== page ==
Disney provides largely the at-home, behind the screen experience. Still, the Coronavirus has rocked the stock, justifiably so.
Before we dive into the how and why, here are the facts.
The stock is down 37% from its all-time high hit in late 2019. That’s worse than the S&P 500’s decline from its all-time high of 25%.
The crux of the problem is that Disney’s theme parks business, which comprises a decent portion of revenue and earnings is closing down while the virus rages. Plus, Disney’s sports media business, like ESPN which airs across Disney’s traditional and streaming platforms, will see much lowered ad revenues, as sports have largely shut down.
Disney’s theme parks business will shut down for t least a month.
Earnings per share for 2020 is expected at $5.14, slightly down from 2019’s result, but revenue is still expected at $80.5 billion, still up from last year’s $69.5 billion, even amid the virus’ impact. Analysts haven’y moved much on estimates for the next year. The stock’s drop leaves it trading at 17 times next year’s expected earnings per share. That’s far lower than its 5-year high of 27 times.
The multiple may expand as analysts lower their earnings estimates. But taking a closer look at why the earnings are likely to fall should shed some light on why the stock is falling so much.
In a note to clients, Moffett Nathanson’s Michael Nathanson wrote, "we try to get ahead of the likely financial pain that Disney will face from the impact of varied negative headwinds caused directly by the COVID-19 virus.”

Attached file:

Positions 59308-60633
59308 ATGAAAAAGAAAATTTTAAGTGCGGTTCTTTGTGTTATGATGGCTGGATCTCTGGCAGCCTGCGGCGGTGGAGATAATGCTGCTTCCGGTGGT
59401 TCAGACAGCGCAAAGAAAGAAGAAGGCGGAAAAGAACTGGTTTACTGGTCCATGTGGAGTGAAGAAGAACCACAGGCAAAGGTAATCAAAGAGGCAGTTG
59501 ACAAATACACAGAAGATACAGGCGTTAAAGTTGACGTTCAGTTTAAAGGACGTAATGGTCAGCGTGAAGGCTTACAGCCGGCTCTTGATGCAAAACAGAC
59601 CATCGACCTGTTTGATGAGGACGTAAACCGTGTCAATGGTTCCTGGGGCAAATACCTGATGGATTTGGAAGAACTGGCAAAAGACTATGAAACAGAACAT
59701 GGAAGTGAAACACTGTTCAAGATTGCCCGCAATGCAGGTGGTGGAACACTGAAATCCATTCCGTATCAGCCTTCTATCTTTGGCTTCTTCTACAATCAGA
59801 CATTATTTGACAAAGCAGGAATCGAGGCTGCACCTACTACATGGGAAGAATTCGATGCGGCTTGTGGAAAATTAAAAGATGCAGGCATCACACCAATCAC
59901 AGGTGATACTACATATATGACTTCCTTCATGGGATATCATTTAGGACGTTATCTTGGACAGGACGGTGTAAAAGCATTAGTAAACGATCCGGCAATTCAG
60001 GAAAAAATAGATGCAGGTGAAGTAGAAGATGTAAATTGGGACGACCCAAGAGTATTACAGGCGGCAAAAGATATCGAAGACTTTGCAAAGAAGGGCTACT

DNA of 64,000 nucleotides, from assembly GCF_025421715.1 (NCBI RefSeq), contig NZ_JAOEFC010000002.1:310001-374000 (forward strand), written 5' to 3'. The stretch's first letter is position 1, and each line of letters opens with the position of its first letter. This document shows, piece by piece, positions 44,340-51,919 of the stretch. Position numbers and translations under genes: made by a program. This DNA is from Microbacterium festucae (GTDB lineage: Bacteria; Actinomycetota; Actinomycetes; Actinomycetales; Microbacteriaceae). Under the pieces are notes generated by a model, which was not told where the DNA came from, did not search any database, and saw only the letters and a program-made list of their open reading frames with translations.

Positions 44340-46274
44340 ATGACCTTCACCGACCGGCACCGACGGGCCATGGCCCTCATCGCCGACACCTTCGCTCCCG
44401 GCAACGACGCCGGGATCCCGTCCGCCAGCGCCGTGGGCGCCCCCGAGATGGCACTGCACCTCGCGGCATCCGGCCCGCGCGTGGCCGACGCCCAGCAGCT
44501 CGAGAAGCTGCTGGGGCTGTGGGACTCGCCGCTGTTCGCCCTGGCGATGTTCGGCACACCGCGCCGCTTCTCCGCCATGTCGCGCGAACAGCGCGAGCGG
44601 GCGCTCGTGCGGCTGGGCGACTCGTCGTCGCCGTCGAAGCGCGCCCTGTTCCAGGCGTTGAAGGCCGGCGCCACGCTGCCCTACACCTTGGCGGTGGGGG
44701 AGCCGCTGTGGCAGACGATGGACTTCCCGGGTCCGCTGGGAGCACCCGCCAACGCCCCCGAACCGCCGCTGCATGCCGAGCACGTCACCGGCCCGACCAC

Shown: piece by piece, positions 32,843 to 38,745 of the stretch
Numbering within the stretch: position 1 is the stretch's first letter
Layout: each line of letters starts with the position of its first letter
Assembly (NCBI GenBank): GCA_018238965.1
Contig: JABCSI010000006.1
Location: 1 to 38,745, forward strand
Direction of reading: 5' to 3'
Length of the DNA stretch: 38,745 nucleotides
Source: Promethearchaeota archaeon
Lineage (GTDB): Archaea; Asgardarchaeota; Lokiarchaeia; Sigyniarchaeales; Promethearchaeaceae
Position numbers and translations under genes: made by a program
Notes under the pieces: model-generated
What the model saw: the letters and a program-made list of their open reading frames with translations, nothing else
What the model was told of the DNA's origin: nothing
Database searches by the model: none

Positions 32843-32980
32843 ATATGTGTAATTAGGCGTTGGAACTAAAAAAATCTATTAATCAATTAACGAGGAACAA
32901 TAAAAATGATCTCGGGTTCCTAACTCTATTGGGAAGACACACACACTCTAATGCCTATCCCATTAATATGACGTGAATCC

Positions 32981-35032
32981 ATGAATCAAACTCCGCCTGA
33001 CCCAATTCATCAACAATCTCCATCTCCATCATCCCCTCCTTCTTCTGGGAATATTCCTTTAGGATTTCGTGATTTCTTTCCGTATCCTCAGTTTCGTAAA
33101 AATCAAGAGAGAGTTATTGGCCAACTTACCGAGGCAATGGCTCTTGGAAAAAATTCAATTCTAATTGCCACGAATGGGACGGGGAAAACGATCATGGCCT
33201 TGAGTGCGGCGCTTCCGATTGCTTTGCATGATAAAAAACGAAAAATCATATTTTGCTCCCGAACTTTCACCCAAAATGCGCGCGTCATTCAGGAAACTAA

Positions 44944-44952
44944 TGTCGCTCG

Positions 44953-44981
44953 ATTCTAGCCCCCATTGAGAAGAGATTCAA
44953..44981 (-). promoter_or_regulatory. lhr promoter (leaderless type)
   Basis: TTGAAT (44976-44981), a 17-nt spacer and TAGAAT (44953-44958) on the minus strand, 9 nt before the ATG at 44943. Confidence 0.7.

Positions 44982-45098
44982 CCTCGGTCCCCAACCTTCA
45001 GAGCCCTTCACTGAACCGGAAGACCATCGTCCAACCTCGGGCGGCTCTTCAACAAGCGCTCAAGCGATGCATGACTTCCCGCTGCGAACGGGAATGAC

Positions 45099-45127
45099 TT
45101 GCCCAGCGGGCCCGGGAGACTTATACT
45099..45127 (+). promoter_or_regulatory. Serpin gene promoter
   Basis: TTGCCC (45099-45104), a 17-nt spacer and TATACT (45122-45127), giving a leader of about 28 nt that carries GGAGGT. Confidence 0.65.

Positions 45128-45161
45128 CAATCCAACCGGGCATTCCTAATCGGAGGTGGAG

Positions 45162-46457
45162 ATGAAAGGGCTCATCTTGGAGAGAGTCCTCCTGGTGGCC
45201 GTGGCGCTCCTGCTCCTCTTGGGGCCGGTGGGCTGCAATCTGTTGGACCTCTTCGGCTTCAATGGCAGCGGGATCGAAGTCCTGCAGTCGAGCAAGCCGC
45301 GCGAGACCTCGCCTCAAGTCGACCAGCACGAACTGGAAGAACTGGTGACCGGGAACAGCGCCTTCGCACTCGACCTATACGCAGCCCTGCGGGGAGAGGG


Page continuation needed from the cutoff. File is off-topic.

He lowered his price target to $120 from $165, as he lowered his 2020 earnings per share estimates by 40%, which seems to justify the stock price drop. He lowered his 2021 EPS estimates to $3.20 from $4.45 as well, still applying a substantial multiple to near-term earnings, indicating he believes in the company long-term. The lowered 2021 earnings should be scary to investors at large, as it indicates the potential economic recovery after the virus may be slow.
First off, the Parks business has bene shut down for a month. Nathanson says that would dent Parks revenue by 8% for the full year, or a 2% impact on total company revenue. But the parks business has fixed costs that can’t be ratcheted down easily in line with revenue, which will destroy the operating margin. The Parks business could lose 25% of its expected EBIT (earnings before interest and tax). That’s an 11% hit to total company EBIT.
Further, hundreds of millions of loss revenue dollars from the suspension of the NBA season, combined with lower advertising revenues in direct-to-consumer (Hulu, ESPN plus and others) will impact earnings materially as well.
So what do investors do now?
The stock could be a buy if a 40% reduction to 2020 earnings is the right reduction. But investors will have to see what the consensus numbers come to. Plus, if the return to growth in 2021 is slow, as Parks reopen slowly and retail shoppers remain traumatized, pressuring ad revenues, this may not be the time to buy.
The broader market continues to grapple with the impact of the virus.
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